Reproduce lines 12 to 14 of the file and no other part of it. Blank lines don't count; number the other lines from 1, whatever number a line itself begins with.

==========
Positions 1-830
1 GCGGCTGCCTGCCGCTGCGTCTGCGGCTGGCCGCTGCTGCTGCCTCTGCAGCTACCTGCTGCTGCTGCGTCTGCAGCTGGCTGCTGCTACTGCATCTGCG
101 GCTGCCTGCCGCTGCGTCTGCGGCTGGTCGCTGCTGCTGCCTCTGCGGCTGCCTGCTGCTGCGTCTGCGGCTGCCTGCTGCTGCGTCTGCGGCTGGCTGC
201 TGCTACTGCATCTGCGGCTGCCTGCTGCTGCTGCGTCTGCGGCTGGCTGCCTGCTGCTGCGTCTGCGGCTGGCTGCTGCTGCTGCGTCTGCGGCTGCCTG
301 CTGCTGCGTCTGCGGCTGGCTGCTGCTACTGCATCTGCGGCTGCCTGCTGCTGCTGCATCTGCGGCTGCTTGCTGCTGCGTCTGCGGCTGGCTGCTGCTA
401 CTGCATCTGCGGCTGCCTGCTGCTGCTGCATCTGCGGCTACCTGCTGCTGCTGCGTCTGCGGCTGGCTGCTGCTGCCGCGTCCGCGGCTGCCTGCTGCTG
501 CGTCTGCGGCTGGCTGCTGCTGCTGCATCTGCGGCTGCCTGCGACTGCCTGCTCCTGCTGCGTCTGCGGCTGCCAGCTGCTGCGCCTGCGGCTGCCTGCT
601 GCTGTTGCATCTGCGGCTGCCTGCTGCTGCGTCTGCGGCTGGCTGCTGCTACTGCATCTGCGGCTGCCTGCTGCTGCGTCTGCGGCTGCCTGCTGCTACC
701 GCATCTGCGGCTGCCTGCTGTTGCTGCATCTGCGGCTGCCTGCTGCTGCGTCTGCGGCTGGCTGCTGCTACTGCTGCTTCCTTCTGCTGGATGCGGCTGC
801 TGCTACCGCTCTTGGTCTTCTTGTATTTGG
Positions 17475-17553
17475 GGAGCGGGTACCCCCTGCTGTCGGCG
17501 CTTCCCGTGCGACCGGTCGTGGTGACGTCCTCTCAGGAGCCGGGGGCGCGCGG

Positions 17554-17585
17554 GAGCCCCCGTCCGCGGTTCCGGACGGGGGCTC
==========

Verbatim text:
17475 GGAGCGGGTACCCCCTGCTGTCGGCG
17501 CTTCCCGTGCGACCGGTCGTGGTGACGTCCTCTCAGGAGCCGGGGGCGCGCGG

Positions 17554-17585